Kim Ovard, 52, is a former animal control officer who currently runs a highly successful animal rescue, is a comic book writer who is a frequent guest, along with her famous bull terrier named Tugg, at comic cons across the country, helps children by producing and presenting anti-bullying and self esteem programs in schools, raises awareness for Alzheimer’s, cancer and animal rights – and does all this even though she has been diagnosed with early onset Lewy Body Dementia.

In a brave, and somewhat unprecedented move Kim is talking publicly about what it’s like to live with the disease, the obstacles and trials she faces daily, and the way society’s preconceived judgments affect those suffering from dementia.

“People see us (those suffering from dementia) like we’re all of a sudden ‘not here’, and it makes people afraid to ask questions about our condition. As soon as you’re diagnosed, people treat you like you don’t exist and talk around you. Honestly, they don’t know any better, they go by what they read on the internet or see on tv. I just want people to know that I’m still here. Is it scary to talk about? Yes it is, but, I’m determined to help others suffering from this disease, because most are too afraid to talk about it. I know I have this condition and I’m OK with that. I just want to make it OK for everyone else. ”

“The reality of being diagnosed with dementia is straightforward: people treat me like I am an idiot, as though I am not here.”

And Kim is no stranger to helping others. She has taken on social issues ranging from bullying to feeding the hungry to animal rights since before she became an adult. “That’s just who she is,” Kim’s husband, Blake said. “Helping others is what her life is about. Even though she is facing the realities of Lewy Body Dementia, her concern is still helping.”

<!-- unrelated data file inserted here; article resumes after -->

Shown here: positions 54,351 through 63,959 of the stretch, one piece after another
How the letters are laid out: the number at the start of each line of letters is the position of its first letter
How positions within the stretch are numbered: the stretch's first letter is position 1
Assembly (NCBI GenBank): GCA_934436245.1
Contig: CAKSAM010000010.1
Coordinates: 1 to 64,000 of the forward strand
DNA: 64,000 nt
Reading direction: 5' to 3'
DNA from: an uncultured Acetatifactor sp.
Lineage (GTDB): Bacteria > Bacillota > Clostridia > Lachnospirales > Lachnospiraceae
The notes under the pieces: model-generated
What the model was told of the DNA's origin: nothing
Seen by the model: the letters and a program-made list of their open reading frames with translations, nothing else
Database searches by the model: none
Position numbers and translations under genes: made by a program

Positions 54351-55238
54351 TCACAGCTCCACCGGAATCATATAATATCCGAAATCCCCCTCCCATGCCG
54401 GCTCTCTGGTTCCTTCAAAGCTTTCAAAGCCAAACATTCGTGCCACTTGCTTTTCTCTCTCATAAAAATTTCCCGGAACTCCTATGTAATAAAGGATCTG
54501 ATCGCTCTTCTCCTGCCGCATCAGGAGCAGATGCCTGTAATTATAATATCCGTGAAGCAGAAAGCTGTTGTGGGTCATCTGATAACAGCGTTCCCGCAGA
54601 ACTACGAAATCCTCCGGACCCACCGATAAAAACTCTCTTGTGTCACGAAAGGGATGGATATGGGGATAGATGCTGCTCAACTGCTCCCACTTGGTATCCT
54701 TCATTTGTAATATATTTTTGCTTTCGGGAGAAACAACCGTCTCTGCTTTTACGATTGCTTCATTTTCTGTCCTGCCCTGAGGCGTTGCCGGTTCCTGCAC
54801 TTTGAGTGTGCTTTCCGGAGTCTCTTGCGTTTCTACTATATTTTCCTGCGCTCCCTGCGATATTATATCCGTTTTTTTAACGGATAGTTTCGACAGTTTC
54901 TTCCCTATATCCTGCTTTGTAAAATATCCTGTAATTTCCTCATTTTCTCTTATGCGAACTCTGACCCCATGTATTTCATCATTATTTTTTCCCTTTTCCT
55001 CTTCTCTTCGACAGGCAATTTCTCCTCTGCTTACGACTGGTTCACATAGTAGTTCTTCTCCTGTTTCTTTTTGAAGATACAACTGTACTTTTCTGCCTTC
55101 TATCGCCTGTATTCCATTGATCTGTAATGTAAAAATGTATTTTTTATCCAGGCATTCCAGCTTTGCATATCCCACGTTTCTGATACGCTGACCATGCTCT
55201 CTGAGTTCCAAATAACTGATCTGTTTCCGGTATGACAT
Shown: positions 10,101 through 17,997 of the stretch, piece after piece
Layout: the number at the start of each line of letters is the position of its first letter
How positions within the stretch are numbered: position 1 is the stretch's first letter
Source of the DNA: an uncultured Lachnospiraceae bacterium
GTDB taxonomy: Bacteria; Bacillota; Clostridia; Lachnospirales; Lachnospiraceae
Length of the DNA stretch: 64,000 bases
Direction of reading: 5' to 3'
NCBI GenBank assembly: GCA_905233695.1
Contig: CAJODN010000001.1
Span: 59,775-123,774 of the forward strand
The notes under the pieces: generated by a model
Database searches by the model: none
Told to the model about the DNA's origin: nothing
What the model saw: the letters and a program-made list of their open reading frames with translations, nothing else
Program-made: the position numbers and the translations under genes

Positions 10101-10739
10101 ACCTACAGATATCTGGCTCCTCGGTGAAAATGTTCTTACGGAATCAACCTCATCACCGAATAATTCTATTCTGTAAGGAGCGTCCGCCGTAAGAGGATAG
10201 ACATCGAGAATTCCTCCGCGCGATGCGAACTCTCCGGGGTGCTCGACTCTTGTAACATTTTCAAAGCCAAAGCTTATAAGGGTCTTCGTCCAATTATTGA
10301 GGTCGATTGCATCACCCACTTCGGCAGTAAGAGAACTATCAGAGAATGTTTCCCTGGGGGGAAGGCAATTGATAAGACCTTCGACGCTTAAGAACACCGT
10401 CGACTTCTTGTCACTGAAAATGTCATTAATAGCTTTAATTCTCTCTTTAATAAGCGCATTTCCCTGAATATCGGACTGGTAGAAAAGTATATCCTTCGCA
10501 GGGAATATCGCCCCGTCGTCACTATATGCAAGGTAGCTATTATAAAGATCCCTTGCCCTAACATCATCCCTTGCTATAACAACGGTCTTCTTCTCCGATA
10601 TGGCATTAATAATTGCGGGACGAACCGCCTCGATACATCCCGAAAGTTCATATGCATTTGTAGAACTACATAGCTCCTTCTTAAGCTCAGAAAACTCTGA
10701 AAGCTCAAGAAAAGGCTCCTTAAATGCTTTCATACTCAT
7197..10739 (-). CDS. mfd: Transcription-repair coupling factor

“What matters in the work I do is changing the lives of people like me,” Kim said. “My world entails walking out in life and seeing who I can help. People with dementia are so often afraid to talk about their conditions. A lot of them say that I’m brave to talk about it publicly. For me, I’ve got this, so I want to tell people and show that I can still do things. Yet others are afraid that they’ll lose their jobs, they’ll lose their families, they’ll lose their friends, they’re afraid people will think they’re dumb. I try to speak for them.

“The reality of being diagnosed with dementia is straightforward: people treat me like I am an idiot, as though I am not here. I constantly get, ‘You don’t look sick, everyone forgets things.’ Each day, I’m afraid to tell people how I feel. Usually, they don’t want to know or simply won’t believe me because I look OK.  People pull back because it will hurt to lose me, and they treat me like I can’t understand anything anymore. My family was in denial, and they still kind of are. They don’t want to believe this is happening.”

And how does Kim usually respond to those who don’t believe her? “I’m 52-years-old, and I do more than most people,” she said. “Honestly, I just don’t push it. If they’re around me enough, they eventually see it. I don’t look for sympathy. For me, fighting back is talking and not fearing what will be thought. I speak to many people with this disease. We are in here – still inside our bodies and minds – but treated as though we are not. That being said, I still don’t tell everything for fear of what others might think. I’m still learning to let it all out.”

tugg dementia

Tugg with friend at Comic Con event

The reality is that some people can be at best unintentional, and at worst uncaring and hurtful to those with dementia. “There’s a lady that I know who is familiar with my diagnosis, and she thinks I’m sicker than I am,” Kim said. “We were in public at a comic con with my dog and she was there and came out in front of the booth and asked me how traffic was that day. Now, we’re in a big convention center, with lots of people walking around and I said that it was busy. The next thing I knew, she walked up beside me and took me by the shoulders and shook me. She said, ‘Kim, I’m talking about the traffic outside.’ I had answered the question correctly, and I had heard the question. Yet because I have dementia, she assumed I was off. This was someone I knew.

“Another time, I was having a discussion with person who thinks I’m sicker than I am because he read about the end stages of dementia on the internet. We were having a conversation and he said, ‘You’re going to die soon, so you should spend all the time you can with your loved ones.’ That is something you shouldn’t say anytime to anyone. This is the kind of discrimination that we face. It’s really hard. I want to remind people that I’m still here!”